Topic : Linguists
Telling the Life Stories of Words
December 7, 2010
The University of Chicago website is featuring an article about three alumni who have become "ambassadors of lexicography" and are "putting a public face on modern language studies": Jesse Sheidlower of the Oxford English Dictionary, Erin McKean of Wordnik, and Ben Zimmer of the Visual Thesaurus. Read the article here.
Zimmer and McWhorter on Bloggingheads
September 17, 2010
On Bloggingheads, Visual Thesaurus executive producer Ben Zimmer joins fellow linguist John McWhorter to talk about a wide range of language issues, from new approaches to the teaching of English to the language of "Mad Men." Watch the conversation here.
Career in Linguistics. You Sure?
June 30, 2007
Blog Du Jour
Fun Lovin' Linguists
June 20, 2007
In this month's Language Lounge, our columnist Orin Hargraves looks forward to "real-time, hands-on, no-holds-barred action lexicography" at the big Dictionary Society hoedown in Chicago. Couldn't make the confab? No problem: Check out these linguists' websites for a taste of what Orin's talking about:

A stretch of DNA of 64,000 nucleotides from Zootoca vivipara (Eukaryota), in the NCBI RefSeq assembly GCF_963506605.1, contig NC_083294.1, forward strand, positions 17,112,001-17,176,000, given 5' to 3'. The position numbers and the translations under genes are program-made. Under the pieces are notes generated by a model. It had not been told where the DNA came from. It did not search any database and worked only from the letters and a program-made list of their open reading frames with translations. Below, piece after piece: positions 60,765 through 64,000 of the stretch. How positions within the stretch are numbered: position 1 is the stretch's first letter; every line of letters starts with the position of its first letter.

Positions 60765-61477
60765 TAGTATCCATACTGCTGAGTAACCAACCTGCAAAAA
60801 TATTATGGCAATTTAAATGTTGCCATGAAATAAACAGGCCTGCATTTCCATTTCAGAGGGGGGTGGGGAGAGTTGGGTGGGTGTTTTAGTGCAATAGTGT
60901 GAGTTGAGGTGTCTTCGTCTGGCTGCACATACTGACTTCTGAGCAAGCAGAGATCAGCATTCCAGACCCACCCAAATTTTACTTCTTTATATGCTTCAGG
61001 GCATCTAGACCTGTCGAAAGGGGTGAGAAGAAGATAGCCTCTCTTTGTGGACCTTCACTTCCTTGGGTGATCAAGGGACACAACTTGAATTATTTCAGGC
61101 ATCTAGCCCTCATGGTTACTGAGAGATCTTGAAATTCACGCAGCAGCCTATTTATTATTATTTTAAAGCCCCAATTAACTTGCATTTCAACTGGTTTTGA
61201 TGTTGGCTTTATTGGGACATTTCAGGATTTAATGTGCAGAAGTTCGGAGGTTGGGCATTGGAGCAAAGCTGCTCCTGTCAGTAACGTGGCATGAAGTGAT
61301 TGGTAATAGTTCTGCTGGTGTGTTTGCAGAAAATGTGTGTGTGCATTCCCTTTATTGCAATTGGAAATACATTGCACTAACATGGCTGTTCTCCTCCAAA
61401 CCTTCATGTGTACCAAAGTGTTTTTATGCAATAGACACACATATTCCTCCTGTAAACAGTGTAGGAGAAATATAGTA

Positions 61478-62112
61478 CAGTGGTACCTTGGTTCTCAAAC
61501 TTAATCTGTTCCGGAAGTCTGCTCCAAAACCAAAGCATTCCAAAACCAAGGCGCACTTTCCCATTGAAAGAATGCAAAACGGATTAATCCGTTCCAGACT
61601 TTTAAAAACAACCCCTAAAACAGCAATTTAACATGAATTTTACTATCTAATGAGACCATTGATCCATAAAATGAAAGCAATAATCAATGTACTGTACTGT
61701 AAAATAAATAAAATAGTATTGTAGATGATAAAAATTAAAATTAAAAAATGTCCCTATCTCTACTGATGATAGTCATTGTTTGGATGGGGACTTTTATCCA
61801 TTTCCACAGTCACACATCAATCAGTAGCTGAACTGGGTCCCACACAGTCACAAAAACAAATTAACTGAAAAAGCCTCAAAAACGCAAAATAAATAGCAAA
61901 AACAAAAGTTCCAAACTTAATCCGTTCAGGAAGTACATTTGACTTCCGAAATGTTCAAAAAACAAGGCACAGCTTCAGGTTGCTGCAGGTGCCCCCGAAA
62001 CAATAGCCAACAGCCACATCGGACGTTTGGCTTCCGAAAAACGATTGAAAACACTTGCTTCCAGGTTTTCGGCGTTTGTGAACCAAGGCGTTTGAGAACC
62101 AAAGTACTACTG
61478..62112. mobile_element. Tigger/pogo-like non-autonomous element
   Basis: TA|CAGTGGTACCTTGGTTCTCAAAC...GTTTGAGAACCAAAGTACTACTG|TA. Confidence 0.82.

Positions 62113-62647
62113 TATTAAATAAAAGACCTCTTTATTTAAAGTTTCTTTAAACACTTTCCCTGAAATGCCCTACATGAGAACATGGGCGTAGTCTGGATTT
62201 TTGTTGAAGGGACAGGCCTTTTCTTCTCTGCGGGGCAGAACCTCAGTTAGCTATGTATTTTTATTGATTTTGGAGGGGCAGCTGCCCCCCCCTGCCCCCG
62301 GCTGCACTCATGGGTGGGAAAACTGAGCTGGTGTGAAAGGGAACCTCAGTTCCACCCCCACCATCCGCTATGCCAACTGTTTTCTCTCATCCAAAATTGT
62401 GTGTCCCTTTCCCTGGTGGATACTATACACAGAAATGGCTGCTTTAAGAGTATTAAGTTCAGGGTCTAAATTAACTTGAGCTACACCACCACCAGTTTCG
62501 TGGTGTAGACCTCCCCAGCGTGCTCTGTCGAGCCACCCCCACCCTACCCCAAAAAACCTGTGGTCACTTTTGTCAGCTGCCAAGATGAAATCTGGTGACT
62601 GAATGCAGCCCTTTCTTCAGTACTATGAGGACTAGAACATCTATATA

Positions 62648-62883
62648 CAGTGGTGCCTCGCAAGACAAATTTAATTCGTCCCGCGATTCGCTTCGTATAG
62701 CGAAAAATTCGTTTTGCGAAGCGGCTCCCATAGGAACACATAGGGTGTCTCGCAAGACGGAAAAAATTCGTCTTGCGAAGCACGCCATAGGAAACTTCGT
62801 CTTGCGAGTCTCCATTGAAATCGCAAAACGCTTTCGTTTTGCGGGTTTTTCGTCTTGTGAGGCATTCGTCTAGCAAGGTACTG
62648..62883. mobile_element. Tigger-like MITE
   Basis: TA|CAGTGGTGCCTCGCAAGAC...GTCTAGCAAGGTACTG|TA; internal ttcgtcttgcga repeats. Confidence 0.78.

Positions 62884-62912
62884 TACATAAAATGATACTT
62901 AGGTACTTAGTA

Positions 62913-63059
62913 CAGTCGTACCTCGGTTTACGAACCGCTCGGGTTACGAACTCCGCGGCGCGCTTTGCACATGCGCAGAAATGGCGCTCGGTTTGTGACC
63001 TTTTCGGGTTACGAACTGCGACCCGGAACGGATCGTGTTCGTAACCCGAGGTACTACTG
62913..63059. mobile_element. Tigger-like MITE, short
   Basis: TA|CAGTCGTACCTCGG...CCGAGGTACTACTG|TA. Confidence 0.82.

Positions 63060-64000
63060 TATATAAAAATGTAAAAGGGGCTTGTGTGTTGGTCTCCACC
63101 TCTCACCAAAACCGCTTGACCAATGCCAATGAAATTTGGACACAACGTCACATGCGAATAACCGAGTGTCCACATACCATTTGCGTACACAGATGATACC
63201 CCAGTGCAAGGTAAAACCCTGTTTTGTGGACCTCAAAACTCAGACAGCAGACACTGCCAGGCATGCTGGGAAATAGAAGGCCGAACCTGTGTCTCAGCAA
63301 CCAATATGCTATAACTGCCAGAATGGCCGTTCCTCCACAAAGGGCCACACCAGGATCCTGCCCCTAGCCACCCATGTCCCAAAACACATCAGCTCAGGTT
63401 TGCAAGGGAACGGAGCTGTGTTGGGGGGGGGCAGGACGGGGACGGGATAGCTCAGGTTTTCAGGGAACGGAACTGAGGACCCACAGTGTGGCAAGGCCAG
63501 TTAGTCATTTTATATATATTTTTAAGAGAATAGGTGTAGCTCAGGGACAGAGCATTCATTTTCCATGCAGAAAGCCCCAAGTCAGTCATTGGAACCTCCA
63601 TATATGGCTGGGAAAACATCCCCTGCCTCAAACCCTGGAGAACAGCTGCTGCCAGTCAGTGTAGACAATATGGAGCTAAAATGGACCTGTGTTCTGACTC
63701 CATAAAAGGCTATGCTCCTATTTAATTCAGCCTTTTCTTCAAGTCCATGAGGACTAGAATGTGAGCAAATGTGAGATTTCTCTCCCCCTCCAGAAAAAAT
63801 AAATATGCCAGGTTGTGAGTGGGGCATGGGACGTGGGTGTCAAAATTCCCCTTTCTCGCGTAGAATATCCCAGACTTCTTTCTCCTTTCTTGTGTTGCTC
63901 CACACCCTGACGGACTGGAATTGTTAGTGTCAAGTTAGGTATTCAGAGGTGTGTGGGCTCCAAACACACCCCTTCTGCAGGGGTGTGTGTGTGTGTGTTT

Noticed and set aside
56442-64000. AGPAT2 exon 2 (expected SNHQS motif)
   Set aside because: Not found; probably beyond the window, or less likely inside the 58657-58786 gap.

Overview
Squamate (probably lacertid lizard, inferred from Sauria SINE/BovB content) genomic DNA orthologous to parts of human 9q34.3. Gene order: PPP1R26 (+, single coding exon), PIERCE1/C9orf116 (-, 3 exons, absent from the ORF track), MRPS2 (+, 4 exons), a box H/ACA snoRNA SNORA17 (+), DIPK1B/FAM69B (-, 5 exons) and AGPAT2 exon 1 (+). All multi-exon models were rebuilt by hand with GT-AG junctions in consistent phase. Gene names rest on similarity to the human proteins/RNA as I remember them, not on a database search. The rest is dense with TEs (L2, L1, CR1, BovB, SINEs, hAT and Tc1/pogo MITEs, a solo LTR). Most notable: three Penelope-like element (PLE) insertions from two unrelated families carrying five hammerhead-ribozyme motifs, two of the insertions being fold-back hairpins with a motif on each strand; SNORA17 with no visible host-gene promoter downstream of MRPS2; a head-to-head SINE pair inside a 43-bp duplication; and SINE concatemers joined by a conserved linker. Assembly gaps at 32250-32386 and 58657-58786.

Ask a Linguist
January 20, 2007
Have a burning question about language origin, morphology or perhaps the Sapir-Whorf hypothesis? Well, why not ask a friendly linguist! Ask-A-Linguist , a service provided by an Internet network of professional linguists, welcomes you to post language-related questions of all kinds on their site.
Behind the Dictionary
Lexicographers Talk About Language
December 6, 2006
Geoffrey Pullum, the co-creator of the language website Language Log, sums up his site's popularity this way: "A: We like to have fun. B: We enjoy writing. And C: We're linguists." Over 40,000 people a week visit for a smart, witty, wry -- and, yes, fun -- take on how we use this English language of ours. Now Geoffrey and his collaborator Mark Liberman, both linguistics professors, have captured the flavor of their website in a new book called Far from the Madding Gerund and Other Dispatches from Language Log. We called Geoffrey to talk about his work.Continue reading...
Dictionary of Difficult Words
November 4, 2006
Can't tell your a posteriori from your a priori? Look 'em up in the "Dictionary of Difficult Words," a website that asks, "Do you aim to become a member of the literati, or do you wish to be a savant? Do you want to avoid being verbigerative and be succinct instead?" If you answered yes, yes, yes, and yes, check out their list of words here.